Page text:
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Press release

Trade in seal products: label or ban?

External/international trade - 22-01-2009 - 14:58
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To ban trade in seal products, as proposed by the Commission, would be inappropriate, said Parliament's rapporteur on the proposal Diana Wallis (ALDE, UK) at a public hearing on Wednesday. Instead, she proposed a labelling scheme enabling buyers to ascertain that products are from seals killed "without causing avoidable pain".

The proposed ban on the sale within the EU, the import, transit and export of seal products was a response to the European Parliament's concerns about practices that cause unwarranted suffering to these animals.   A declaration signed in 2006 by 425 MEPs also stressed the need to take measures that would not affect traditional Inuit seal hunting (3% of the world total).  But Diana Wallis says the Commission's proposal is contradictory, as a ban would harm the entire market in these products while rendering pointless the exemption for Inuit communities. She also believes the term "ban" is misleading because of the large number of exemptions in the proposal. For consumers, the labelling of products is the best way to help ensure high animal welfare standards, whilst equally assisting Inuit communities, she believes.
Public opinion is regularly outraged by images of seals with their heads smashed in by a "hakapik", a club with a metal point for dragging the animals onto the ice.  Over a million and a half baby harp seals have been slaughtered in the north-west Atlantic over the last four years. The overwhelming majority were less than three months old and 42% of the carcasses had been skinned alive, said MEPs in their 2006 declaration.  According to Rebecca Aldworth, director of the Canadian branch of the Humane Society International, and Andrew Butterworth, a vet and a Bristol University lecturer, it is in practice virtually impossible to kill seals on a large scale while abiding by animal welfare rules nor to check on these activities. A total ban is thus the only way to end this "particularly cruel slaughter".
The main culprit is Canada, which practices commercial hunting and is the world's largest exporter of seal products, notably skins and fat.  According to Garry B. Stenson, a Canadian government representative, seal hunting, as practised in his country, is acceptable, sustainable and not cruel, thanks to effective rules observed by professional hunters. However, David Lavigne (IFAW) told MEPs that Canadian public opinion does not share the view of its government: six out of ten Canadians oppose commercial hunting and 86% want the EU to legislate on seal products even if that affects Canada's trade.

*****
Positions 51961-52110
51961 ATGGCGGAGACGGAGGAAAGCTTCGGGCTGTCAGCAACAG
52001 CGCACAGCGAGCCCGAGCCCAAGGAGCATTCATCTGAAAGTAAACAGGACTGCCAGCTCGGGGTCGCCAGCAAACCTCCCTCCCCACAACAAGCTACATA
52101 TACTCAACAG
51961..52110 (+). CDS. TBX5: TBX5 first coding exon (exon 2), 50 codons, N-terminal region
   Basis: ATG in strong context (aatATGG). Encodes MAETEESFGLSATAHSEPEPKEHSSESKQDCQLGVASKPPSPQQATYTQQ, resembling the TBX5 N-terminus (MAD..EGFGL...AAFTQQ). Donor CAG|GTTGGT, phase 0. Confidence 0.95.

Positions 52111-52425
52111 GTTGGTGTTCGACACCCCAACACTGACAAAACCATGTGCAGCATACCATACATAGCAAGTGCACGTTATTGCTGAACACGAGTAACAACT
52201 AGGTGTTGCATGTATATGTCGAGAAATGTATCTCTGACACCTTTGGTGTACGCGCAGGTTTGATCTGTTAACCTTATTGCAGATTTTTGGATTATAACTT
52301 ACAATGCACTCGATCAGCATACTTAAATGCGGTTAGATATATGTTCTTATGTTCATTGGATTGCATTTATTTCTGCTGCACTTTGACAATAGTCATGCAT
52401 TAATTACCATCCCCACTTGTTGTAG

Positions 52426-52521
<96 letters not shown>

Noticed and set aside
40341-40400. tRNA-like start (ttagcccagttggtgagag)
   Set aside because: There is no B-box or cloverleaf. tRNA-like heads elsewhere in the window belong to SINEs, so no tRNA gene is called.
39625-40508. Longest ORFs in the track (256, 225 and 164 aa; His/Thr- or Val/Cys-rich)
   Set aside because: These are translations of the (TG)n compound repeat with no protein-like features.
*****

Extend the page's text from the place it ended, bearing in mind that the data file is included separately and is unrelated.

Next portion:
The "Inuit exception"
"A ban would lead to the collapse of Greenland's economy", argued Finn Karlsen, the fisheries minister of that country. He maintained that labelling and certification would not allow a distinction to be made between products from commercial hunting and those from traditional local hunting. Referring to the figure of 140,000 unsold skins being held in storage following a boycott, he said these were traditionally hunted skins from Greenland's central tannery. In addition, the hunting of seals - a "harmful predator" in his view - was needed to preserve a balance in the fish population.  Leif Fontaine, former head of the Greenland Association of Hunters and Fishermen, emphasised that his country could not afford to become "an agreeable museum piece for visitors". Seal hunting was an ancestral activity crucial to the population's survival. He stressed that Greenland would bring the matter to the European Court of Human Rights if a decision was taken to introduce a ban.
Baby seals versus the World Trade Organisation
Seal hunting is carried out mainly outside EU territory and it is impossible for the EU to legislate in non-EU countries. This is why the European Union plans to use trade relations as a way of taking action. However, since this measure would affect transit and imports, it is likely to be attacked at the WTO by the countries concerned as a violation of international trade rules and the GATT agreements.  Canada, which has already brought a case against Belgium after it banned the sale of seal products on its territory, does not hide its determination to go down this road. According to Diana Wallis, the proposal to label and mark the products would provide a solution to the problem.
MEPs, who will decide on this issue with the Council of Ministers, have only just started work on it. They have until 26 January to table amendments to Diana Wallis' report before the committee vote, which will probably be held in February.
Procedure: co-decision, first reading
Committee on the Internal Market and Consumer Protection
In the chair : Zuzana ROITHOVÁ (EPP-ED, CZ)
REF.: 20090120IPR46690